Carcanet was conceived at Pin Farm, South Hinksey, Oxford, in 1969 by Peter Jones, Gareth Reeves and Michael Schmidt, and Grevel Lindop was instrumental in suggesting the FyfieldBooks series. In 1971, when Michael Schmidt was appointed Gulbenkian Writing Fellow at the University of Manchester, it moved to 266 Councillor Lane, Cheadle Hulme, Cheshire, and in 1975 it came of age, taking a tiny suite of offices in the Corn Exchange, Manchester. It moved up in that building, improving suites, until July 1996 when an IRA bomb blew the Press first to temporary offices in Manchester House, Princess Street, and then across the river to Blackfriars Street, Salford, where it stayed in a kind of exile for six years, before moving back into the centre of Manchester. It now resides in Cross Street, between where Mrs Gaskell's husband's Unitarian Chapel used to stand, and the little graveyard of St Anne's Church where Thomas de Quincey's forebears are buried, and in whose font Thomas de Quincey was himself christened.


Carcanet became a Limited Company in Oxford in 1969. It had several shareholders and was always in need of capital. In 1983 Robert Gavron (now Lord Gavron) acquired 100% of the company and has remained its guarantor and, with the Arts Council, its supporter since that time. The Board of Directors includes The Lady Gavron (Chairman), Andrew Biswell, Cato Marks, Dr Robyn Marsack, Sue Roberts, Christine Steel (Finance Director), Andrew Stokes, Michael Schmidt FRSL (Editorial and Managing Director), Nicholas Spice and Mark Thwaite. Alison Boyle of the Arts Council often attends.

The Corn Exchange Dome after the bomb The Manchester Bomb (1996)

2 July 1996: Today the manager of the Corn Exchange gave notice that we could visit our bombed offices. At 2:00 Joyce and I, with hard hats and two large boxes, climbed a wrecked four flights, down concertinaed corridors, and entered our office. The doors have been blown out, with their frames; the main walls totter at a touch. The glass, green-tile and oak that made the place look like a Victorian swimming bath are splintery scramble. Dust and dry pigeon shit where the ceilings have come down make breathing hard. I can't appraise the damage. A beam has crushed my PC keyboard; the books are wet and stained. We take one item of sentimental value for each of our colleagues, a hard disc with the accounts. Then we're told to leave immediately: health and safety have declared it unsafe again. (Dear Diary, BBC Radio 4)

On the day of our bomb, Ella Fitzgerald died. It was 15 June 1996, a Saturday that unmade Carcanet, along with the comfortable, en pantoufles old Manchester it inhabited. Since then, like an oak recovering from a lightning stroke, Carcanet has taken a different shape. So has its city.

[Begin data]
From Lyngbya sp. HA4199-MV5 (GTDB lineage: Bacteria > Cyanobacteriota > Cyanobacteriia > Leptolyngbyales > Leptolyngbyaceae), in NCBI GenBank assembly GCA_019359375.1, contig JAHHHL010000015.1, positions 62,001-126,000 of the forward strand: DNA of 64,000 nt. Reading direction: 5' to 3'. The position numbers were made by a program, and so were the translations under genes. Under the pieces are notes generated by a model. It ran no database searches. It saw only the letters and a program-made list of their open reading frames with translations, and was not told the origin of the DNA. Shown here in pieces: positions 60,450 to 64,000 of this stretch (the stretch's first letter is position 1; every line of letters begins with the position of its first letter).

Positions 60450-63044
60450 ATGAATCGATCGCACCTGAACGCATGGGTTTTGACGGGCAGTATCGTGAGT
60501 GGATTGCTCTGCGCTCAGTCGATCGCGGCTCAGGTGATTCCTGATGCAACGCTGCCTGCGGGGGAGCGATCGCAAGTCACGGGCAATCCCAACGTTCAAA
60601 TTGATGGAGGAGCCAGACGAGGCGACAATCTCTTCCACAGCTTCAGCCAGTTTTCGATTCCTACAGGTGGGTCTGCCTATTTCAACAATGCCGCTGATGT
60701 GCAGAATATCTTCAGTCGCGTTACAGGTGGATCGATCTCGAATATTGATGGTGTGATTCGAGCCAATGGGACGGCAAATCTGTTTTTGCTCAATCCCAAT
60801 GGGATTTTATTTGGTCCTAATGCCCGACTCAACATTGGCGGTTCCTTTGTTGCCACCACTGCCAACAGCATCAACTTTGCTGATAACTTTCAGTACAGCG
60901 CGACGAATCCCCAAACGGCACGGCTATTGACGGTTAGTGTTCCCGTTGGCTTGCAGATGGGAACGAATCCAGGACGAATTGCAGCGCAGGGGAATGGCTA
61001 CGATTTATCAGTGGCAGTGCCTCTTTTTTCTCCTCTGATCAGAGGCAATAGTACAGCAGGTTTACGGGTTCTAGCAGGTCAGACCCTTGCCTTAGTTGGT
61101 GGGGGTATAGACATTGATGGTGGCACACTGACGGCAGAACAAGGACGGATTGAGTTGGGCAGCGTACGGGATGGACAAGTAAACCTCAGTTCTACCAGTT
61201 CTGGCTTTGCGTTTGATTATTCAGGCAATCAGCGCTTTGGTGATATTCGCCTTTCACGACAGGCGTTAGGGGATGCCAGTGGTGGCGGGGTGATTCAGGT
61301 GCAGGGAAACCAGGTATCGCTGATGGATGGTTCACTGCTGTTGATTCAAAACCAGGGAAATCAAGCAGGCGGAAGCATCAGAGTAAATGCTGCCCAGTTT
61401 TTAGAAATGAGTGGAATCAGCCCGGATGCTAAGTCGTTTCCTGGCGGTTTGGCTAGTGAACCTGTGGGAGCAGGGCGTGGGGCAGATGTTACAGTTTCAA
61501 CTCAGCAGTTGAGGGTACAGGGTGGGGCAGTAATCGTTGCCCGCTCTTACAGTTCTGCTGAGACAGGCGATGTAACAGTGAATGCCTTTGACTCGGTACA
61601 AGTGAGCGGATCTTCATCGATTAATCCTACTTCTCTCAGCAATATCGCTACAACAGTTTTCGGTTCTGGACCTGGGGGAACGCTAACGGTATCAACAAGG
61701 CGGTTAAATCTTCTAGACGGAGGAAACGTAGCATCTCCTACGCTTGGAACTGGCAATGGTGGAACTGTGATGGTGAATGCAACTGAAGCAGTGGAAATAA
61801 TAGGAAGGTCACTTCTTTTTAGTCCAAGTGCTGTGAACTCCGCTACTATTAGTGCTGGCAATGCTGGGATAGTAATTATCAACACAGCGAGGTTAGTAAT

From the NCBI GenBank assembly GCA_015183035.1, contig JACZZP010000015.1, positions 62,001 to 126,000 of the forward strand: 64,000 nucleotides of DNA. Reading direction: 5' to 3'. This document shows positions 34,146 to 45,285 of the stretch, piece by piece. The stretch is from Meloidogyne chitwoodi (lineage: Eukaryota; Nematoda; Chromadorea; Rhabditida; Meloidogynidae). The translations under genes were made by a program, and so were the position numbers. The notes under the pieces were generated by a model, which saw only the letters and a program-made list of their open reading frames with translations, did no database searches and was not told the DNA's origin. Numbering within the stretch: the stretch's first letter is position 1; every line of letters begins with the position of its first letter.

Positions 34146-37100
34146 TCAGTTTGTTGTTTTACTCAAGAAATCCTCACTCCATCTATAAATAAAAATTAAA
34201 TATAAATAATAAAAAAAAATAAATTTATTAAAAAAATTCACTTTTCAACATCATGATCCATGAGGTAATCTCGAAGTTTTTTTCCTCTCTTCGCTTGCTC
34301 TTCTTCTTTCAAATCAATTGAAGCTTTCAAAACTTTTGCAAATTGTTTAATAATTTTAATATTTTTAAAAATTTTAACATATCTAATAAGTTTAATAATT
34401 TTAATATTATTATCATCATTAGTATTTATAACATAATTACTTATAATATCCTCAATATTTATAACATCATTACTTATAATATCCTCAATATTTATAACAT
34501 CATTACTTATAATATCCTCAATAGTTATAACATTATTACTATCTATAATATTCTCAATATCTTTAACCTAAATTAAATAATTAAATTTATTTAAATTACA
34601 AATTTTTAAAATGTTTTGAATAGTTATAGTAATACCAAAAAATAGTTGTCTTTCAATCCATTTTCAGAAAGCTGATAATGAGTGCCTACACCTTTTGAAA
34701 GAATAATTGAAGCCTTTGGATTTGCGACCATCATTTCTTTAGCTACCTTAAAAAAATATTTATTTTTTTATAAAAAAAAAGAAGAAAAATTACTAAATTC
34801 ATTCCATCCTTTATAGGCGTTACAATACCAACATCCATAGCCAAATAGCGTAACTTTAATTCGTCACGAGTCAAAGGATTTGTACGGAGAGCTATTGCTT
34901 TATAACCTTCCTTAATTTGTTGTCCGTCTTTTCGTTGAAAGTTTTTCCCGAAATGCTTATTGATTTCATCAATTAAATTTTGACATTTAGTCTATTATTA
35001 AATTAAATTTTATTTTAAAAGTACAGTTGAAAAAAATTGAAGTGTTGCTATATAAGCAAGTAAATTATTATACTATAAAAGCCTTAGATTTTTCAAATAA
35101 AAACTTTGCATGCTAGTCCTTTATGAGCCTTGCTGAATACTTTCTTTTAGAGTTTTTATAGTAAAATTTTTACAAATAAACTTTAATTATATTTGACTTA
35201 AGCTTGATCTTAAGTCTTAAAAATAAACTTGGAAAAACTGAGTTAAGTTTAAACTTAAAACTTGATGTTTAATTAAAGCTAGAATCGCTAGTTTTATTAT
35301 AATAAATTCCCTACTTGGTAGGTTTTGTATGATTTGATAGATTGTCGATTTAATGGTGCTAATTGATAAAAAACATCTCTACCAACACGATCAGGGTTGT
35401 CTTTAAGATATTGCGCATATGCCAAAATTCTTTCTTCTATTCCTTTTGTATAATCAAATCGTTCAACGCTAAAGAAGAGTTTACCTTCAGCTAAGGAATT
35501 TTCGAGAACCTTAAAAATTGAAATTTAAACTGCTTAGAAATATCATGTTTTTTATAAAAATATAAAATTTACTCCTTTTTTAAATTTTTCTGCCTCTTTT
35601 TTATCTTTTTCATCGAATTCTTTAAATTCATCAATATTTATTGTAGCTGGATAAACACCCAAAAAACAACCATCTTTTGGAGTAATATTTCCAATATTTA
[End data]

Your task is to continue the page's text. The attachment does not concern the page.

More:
Alison Brackenbury
Carcanet: a Pigeon's Eye View

From my thick sill I saw the books.
The books were black. The books were green.
I saw the window burst by blast.
I flew in where the books had been.

Then, as I dozed, I saw the books.
The books were green. The books were black.
I saw the pages arch, then preen,
Whirr up like wings. The books flew back.

It was several months before we were given access to our offices once more, and then it was only to evacuate the contents which weather had done its worst to destroy. We signed papers to bequeath whatever we could not extract in those three or four hours to the demolition people. We had employed removal men and they trudged up and down the scaffolding (access from within was no longer possible) carrying what they could. The archival books and records, which were retainable, still, when accessed, drizzle dust and tiny fragments of tile and glass. We left behind piles of submissions that the rain had turned to papier-mache. For months after the bomb irate poets would complain about not having had an editorial decision on work which history itself had judged with a certain finality.

Gillian Clarke
The Bomb

I imagine a poem of love from the publisher's desk
Afloat like a bright balloon against the wire.

Frank Kermode, marking Carcanet's thirtieth birthday, recalled the bomb, and said: 'Carcanet rose from the wreckage and resumed its indispensable work. If it had not done so there was small chance of anybody else doing it.'

The Staff

MICHAEL SCHMIDT OBE FRSL (Editorial and Managing Director) studied at Harvard and Oxford. A founder of Carcanet and PN Review, he is Professor of Poetry at the University of Glasgow, Writer in Residence at St John's College, Cambridge, and author of novels, poetry collections, books of translation, literary criticism and literary history.

CHRISTINE STEEL (Finance Director) joined Carcanet in summer 2008.